At EULAR this year there were 35 abstracts on subsequent entry biologics (SEBs). These include three for infliximab (CT-P13, SB2, BOW015) with CT-P13 approved in Canada (Inflectra), three for etanercept (SB4, GP205, CHS-0214) with SB4 approved in Europe, four for adalimumab (BCD057, SB5, M923, ADP 501,) and three for rituximab (GP13-201, BCD 020, CT-P1).
The findings are quite (bio)similar. What do I mean by that? From RCTs, switches from innovator to biosimilar after an open-label extension trial is completed and the awaited switch studies in the real-world, there were no signals (or more than expected) in terms of safety, efficacy/effectiveness, antibody production, etc. Nearly 700 patients from the DANBIO registry were switched to infliximab biosimilar with expected results where 6% stopped treatment due to loss of effect or adverse events (B Glintborg, #OP0225).
A reminder about biologics: they have significant benefit but biologics account for Canada's largest growth in pharmaceutical spending, with 9% growth last year compared to 6% in other pharmaceuticals. Biologics sales (all biologics for all indications) were $6.3B or a third of the entire Canadian market for pharmaceuticals in 2015, and included four of the top five selling drugs in Canada. The costs are non-sustainable. Market expansion has occurred annually for the 15 years since biologics were approved for rheumatology indications.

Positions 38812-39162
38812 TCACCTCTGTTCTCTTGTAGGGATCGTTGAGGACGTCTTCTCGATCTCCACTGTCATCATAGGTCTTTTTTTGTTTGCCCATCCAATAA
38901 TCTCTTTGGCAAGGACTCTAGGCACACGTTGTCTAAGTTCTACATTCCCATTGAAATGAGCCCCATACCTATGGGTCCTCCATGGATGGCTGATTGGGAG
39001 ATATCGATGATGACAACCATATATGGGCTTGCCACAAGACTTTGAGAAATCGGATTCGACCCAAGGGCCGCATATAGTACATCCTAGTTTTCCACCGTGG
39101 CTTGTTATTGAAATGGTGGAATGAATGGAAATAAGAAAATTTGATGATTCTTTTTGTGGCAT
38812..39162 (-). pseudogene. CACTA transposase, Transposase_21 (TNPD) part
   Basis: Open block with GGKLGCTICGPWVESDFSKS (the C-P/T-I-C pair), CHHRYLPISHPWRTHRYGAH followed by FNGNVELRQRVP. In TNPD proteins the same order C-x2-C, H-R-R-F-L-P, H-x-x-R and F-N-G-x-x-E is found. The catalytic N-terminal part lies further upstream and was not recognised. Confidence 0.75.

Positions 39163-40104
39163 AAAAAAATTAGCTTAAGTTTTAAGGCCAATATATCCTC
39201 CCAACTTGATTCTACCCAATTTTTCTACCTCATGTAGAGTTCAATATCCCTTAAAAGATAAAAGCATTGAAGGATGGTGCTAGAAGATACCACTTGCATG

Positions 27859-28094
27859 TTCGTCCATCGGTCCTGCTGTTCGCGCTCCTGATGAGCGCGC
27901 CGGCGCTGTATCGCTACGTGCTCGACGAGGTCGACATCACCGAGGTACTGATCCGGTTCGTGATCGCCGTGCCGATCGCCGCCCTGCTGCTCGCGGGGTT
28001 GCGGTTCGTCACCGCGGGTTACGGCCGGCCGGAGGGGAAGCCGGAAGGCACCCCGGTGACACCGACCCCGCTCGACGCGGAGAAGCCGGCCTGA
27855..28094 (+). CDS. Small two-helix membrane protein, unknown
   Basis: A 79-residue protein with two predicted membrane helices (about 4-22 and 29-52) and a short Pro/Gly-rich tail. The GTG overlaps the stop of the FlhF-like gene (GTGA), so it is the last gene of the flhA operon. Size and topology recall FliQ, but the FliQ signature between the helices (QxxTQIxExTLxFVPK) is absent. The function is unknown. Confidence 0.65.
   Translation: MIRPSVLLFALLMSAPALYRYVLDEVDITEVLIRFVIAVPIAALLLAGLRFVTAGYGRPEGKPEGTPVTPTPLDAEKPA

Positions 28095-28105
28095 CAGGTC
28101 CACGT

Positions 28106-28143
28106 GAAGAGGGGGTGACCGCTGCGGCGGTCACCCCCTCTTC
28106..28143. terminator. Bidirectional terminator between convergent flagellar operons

The biosimilars are here to stay. What does this mean to patients and payers? The choice of what to prescribe may be out of the hands of physicians and patients as would be the case in any therapeutic area where costly drugs are tiered and the lower priced drugs will likely be the reimbursed option on drug plans.
I think we have another large amount of data to relieve fears of small molecular changes resulting in clinically relevant differences. Perhaps embracing their benefits (cost savings to a system that is ever expanding) is the way to consider tiering the biosimilars. I think that strategies to obtain tight control in patients in the most effective and cost-effective manner are welcome and traditional DMARDs require optimal utilization prior to prescription of any highly expensive intervention. That seems to be the case in Canada and likely world-wide.
Dr. Janet Pope is Professor of Medicine at Western University and Division Head of Rheumatology. Dr. Pope's research interests include epidemiologic studies in scleroderma, classification criteria in systemic sclerosis, systemic lupus erythematosus and rheumatoid arthritis.View Full Bio